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I'm having significant issues in communicating with people. I have Asperger's syndrome, and I've never really been a big fan of talking to people, but lately, I've been going out of my way to not talk to people. Sam will ask me if I can go downstairs and visit his mom and her SO (they live in the same apartment complex as we do), and, usually, I don't, or I'll be very reluctant to do so, and he thinks I don't like them. It's not that I don't like them. I think they're both very nice, intelligent people. I just feel uncomfortable talking to them because, first of all, I feel uncomfortable talking to anyone but Sam, and second of all, I barely know them and I don't know what to talk about. We just moved here in October. Usually, when I'm anywhere with Sam, he does all the talking, and I add input occasionally or answer a question if I'm asked, but that's it. If he needs to leave for some reason, and I'm left alone with that person, I think, "Please come back! I can't talk to this person!" and it's very awkward for me until he comes back. It's not just his family that I have problems talking to; it's my own family, as well. I haven't talked to anyone in my family on the phone in ages, and I hardly ever email them.<br><br>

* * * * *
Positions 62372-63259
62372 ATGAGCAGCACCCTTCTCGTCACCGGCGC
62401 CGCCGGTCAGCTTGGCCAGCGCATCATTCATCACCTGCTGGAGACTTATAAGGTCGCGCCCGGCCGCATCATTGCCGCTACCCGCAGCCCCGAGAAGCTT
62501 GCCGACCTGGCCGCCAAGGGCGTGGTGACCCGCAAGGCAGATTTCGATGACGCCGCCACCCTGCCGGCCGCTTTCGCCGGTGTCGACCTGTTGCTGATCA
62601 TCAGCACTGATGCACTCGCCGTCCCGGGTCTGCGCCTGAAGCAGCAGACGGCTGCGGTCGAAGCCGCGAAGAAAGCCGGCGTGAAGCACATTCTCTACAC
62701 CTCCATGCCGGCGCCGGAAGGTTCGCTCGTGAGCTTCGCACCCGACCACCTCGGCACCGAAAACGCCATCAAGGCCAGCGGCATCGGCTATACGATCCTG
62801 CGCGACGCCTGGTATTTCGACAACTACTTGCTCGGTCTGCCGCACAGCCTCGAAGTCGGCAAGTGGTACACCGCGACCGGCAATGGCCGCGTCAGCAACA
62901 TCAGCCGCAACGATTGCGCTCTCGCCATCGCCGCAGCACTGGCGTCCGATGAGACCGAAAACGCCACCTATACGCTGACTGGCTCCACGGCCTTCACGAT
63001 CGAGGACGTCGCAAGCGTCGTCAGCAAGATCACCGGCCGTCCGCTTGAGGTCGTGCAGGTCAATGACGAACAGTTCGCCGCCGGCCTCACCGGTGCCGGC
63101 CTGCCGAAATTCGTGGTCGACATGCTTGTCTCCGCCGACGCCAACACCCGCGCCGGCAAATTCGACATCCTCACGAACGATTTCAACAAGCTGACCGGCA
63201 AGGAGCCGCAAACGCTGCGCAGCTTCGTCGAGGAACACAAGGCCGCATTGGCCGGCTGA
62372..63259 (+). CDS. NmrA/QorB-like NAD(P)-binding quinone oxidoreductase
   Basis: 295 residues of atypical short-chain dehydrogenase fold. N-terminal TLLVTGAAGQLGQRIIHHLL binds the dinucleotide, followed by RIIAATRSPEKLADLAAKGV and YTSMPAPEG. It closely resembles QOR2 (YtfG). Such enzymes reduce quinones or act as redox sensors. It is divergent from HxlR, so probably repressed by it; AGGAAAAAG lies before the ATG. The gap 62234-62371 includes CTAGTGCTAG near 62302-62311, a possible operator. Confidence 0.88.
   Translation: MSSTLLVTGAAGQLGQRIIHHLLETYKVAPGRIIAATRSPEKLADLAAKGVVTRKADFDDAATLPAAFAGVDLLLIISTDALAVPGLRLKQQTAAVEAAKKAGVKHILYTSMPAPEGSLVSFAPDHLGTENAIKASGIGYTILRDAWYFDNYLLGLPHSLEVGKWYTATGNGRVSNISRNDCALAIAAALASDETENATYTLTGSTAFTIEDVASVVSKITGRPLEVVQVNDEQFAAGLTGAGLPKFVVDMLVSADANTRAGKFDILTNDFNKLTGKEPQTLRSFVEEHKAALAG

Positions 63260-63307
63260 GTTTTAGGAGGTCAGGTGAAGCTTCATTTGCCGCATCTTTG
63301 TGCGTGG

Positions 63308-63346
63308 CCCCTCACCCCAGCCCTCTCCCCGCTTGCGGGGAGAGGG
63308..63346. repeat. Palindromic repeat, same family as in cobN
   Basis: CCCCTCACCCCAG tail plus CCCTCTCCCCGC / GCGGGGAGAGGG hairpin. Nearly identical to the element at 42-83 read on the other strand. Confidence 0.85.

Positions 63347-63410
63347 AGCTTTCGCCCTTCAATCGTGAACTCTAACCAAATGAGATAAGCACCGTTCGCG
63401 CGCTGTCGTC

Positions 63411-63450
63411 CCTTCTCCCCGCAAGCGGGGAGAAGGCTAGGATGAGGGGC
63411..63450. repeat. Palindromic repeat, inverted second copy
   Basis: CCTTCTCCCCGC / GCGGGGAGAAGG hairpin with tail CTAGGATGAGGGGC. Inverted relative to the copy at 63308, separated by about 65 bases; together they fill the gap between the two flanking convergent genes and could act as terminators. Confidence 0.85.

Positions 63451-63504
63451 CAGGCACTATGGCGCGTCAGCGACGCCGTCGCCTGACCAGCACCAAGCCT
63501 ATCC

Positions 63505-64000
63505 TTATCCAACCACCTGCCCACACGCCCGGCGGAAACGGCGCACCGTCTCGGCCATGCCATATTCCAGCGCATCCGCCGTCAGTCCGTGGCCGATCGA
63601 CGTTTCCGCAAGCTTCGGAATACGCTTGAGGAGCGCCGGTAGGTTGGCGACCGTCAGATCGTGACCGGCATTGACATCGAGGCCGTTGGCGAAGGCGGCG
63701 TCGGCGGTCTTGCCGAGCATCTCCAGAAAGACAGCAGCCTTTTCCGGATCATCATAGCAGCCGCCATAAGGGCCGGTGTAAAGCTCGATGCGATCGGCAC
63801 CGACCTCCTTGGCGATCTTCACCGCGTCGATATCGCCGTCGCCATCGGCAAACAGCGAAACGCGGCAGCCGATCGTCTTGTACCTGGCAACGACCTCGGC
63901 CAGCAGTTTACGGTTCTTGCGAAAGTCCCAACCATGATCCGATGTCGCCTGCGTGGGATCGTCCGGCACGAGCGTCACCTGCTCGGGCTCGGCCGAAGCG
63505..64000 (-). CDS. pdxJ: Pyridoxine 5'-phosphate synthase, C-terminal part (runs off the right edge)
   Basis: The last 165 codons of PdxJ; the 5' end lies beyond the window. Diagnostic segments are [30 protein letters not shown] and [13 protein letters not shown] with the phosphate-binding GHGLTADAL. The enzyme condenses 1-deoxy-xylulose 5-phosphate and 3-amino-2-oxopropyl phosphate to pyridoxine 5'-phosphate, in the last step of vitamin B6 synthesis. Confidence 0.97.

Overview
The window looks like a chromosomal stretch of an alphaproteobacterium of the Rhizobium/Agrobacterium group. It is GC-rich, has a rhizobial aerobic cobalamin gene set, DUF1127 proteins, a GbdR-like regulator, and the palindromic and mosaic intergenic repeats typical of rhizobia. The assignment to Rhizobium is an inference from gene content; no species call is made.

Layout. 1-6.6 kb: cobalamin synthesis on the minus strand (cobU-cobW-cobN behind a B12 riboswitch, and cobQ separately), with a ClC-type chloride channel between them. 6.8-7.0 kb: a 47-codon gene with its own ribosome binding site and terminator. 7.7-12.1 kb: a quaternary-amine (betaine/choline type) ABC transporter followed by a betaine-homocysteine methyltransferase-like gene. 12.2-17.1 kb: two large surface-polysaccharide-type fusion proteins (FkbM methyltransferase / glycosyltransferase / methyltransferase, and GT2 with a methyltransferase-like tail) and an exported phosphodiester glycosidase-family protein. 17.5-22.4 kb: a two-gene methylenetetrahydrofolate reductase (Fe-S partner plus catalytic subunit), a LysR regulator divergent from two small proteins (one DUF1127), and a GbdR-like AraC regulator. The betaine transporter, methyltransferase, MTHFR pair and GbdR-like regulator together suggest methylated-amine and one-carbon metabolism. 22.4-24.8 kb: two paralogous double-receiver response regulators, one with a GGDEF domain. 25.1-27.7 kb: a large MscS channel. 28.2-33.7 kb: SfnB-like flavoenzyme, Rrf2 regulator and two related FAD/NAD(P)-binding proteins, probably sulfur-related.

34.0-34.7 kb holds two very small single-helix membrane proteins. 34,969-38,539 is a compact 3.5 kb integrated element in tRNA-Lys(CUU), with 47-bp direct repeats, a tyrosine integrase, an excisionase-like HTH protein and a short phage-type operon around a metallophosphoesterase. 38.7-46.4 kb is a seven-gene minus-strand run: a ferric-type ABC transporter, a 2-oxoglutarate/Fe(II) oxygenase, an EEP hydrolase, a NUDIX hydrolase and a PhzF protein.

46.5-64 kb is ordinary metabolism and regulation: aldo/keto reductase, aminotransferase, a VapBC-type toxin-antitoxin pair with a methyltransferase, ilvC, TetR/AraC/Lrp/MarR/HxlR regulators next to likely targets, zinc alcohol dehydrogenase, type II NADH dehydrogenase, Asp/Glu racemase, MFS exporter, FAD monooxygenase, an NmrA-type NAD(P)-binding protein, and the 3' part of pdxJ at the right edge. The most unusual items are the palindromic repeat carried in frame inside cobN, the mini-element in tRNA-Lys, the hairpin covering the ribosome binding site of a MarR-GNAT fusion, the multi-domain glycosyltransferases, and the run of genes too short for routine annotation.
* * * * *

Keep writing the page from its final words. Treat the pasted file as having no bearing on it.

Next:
I was bullied a lot as a child and emotionally abused by my parents, so I know this has a lot to do with it. In junior high and high school, every one of my friends was diagnosed with a mental disorder. It was hard because they would ask for advice a lot, and, because I wanted to be a good friend, I felt like I needed to shoulder their problems. It was also hard because I felt like I couldn't make friends with anyone but people with mental disorders. For these reasons, I drove a lot of them away. One of my friends had severe depression and was on Zoloft. She was my roommate on a band trip and she attempted suicide. Understandably, this was extremely traumatizing, and I decided that I was done with having friends from that point on. Dropping my friends out of my life was a gradual process. I still talked to people in class sometimes, but I didn't go over to anyone's house after that. After awhile, I stopped going on AIM to talk to friends from where I used to live. I stopped going to church to hang out with my friends there. After graduation, I ceased communication with everyone I had talked to before except for one person, and I only talked to her because she had become acquainted with Sam. Now, I'm not even talking to her. So I literally have no friends. I joined some parenting groups where I live, but I haven't been to any meetings yet and I haven't introduced myself on the board at all (my reluctance to do so isn't just because of this problem, it's also because I feel uncomfortable and judged as a 19 year old mom, even though we can financially support DS.) It honestly doesn't bother me that I don't have any friends, probably because I'm still affected by my last friend's incident, but I don't want Sam thinking that I hate his family because of this, because I really don't. Sam suggested that I should see a psychologist, but I haven't called them because of another problem of mine: a severe phobia of talking on the phone. I'm not on any medication. I convinced my doctor to give me Paxil, because I had a severe bout of anxiety and depression for two weeks, but didn't take it because I got pregnant, and I left it at the old house when we moved because I didn't think I'd need it (and I still don't think I do.) Does anyone else have the same problem? It seemed to me that there are some parents in this forum with AS, so I thought I'd post this here. I'm also going to post it in the Personal Growth forum because of the PTSD and abuse.